PM ChangeAgent Commentary
Two recent experiences resulted in the title of this article: First, we were recently in Russia to keynote a very successful Project Management conference, and .ru is the national web domain for Russia. Second, we recently saw the latest updates in Project Management Institute’s “Are You Ready?” campaign. For the last few years, they have been pivoting to embrace the leadership/behavioral and context/strategic linkage aspects long-advocated by IPMA, International Project Management Association.
I especially appreciate this pivoting action because these were our PM consulting firm’s (Goff Associates, Inc., the ProjectExperts) key differentiators from the early 1980s. Our clients’ success was based on their early embrace of the importance of these demonstrated competences. And, I have long-fought for the consistent application of the factors that make the greatest difference in project and organizational success–even in the era when they were a difficult sale. It’s about time all professional associations recognize the importance of these factors for success!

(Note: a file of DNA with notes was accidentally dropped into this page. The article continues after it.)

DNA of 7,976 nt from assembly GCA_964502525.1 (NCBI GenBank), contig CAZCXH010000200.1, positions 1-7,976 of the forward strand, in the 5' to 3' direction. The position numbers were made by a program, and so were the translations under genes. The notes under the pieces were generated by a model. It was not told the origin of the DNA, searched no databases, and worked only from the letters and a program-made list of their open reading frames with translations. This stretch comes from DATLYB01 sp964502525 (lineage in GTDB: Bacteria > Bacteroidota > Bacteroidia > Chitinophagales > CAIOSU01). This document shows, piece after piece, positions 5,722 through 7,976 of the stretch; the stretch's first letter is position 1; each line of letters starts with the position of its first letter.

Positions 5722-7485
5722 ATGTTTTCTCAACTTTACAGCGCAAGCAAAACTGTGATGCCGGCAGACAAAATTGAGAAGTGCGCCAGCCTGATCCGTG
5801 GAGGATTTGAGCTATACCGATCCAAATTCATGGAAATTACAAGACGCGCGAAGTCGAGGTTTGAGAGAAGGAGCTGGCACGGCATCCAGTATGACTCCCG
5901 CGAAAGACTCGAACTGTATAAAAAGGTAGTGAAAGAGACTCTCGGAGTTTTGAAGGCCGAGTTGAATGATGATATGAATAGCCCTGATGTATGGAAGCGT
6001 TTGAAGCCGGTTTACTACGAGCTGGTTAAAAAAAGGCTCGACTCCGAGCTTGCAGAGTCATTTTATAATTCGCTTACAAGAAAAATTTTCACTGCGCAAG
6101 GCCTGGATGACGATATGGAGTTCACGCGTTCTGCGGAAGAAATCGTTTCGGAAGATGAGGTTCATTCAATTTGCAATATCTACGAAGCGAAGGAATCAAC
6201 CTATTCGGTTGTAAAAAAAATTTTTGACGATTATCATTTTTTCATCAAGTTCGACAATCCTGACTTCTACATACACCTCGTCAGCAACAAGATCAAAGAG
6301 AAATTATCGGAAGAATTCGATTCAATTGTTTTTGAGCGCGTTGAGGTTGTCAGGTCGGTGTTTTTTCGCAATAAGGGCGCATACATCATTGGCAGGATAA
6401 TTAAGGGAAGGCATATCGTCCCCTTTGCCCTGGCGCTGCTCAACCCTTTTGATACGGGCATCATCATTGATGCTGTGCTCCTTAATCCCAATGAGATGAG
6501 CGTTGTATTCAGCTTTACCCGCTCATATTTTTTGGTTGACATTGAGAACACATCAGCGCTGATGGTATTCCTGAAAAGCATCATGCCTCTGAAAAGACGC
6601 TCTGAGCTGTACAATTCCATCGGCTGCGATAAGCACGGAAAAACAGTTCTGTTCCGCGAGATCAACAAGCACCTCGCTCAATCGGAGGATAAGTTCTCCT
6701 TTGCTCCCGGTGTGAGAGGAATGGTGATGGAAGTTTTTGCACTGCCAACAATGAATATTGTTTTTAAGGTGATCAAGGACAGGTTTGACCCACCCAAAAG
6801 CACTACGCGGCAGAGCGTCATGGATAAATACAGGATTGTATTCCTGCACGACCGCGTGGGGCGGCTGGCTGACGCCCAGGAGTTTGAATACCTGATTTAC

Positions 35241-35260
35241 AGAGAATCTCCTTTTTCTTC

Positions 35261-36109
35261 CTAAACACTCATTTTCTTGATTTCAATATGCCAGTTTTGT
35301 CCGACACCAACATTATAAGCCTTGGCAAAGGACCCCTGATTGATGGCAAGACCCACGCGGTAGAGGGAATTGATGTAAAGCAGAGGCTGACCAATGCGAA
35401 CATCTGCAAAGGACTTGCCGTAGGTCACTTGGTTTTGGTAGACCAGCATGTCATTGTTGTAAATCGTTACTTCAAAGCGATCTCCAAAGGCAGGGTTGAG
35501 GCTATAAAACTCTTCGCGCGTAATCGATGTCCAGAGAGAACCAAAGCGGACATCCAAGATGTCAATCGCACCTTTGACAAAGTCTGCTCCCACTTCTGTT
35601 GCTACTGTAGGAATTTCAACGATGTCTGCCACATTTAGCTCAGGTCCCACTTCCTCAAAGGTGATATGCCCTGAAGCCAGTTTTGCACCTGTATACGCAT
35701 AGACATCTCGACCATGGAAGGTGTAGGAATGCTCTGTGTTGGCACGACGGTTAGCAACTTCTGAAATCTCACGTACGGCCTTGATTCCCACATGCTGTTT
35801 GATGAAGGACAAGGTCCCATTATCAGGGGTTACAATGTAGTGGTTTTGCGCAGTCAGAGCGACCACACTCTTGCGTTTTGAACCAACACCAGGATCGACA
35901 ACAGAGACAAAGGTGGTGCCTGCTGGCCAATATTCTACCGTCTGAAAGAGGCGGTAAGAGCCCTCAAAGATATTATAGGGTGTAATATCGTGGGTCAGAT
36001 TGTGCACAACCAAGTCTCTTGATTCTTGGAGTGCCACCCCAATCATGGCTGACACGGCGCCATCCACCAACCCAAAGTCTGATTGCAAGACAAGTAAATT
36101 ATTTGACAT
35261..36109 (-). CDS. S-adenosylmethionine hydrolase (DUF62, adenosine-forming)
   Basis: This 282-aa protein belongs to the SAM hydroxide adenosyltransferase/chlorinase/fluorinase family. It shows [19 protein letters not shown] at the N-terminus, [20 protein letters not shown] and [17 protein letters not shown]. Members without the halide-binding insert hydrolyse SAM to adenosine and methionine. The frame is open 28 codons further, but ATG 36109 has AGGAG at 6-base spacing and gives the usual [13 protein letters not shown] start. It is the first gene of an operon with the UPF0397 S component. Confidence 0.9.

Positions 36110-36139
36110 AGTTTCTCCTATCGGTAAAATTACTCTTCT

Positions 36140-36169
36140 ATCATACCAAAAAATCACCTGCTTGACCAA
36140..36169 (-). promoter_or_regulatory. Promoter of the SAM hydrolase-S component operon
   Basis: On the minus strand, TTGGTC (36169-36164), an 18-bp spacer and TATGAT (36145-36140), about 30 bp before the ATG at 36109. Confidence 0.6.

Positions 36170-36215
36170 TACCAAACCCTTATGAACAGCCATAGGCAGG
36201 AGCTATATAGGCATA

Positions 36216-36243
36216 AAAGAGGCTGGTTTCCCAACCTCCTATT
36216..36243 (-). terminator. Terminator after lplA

Project Management 2013: Mission Possible!
The conference, organized by infor-media Russia, and held at the Swissotel Krasnye Holmy Moscow, was very well-managed, interesting, and informative. Among the most interesting parts was the level of experience of most participants–truly outstanding, compared to many events I have participated in. It is an audience similar to the high level of sophistication of the UT Dallas PM Symposium, the PMO Symposium, and of course, our IPMA World Congress. As kick-off keynote speaker, my primary role was completed early in the event (except for a panel later in the morning), so I had the opportunity to relax, observe and enjoy the other presentations.
So why was I in Russia, keynoting a major PM conference? Because this is a highly visible event, and SOVNET, IPMA-Russia, arranged for me to bring the IPMA global perspective, giving one of my “Stacy speeches.” SOVNET President Alexey Polkovnikov and past IPMA Executive Board member Alexandr Tovb made sure I was able to not only participate in the conference, but had the opportunity to see some of the major attractions of Moscow.
It was interesting to see the presentation style and content of speakers such as Alexander Pavlov, Managing Partner of PM Experts (not related to ProjectExperts), a Russian training company; the Project Manager responsible for a just-finished stage of the Sochi Olympics; government experts who are bringing innovations to project management; and many others. As an advocate of audience engagement, I especially appreciated the openness of the conference participants in asking tough questions of the speakers, especially those in high government positions.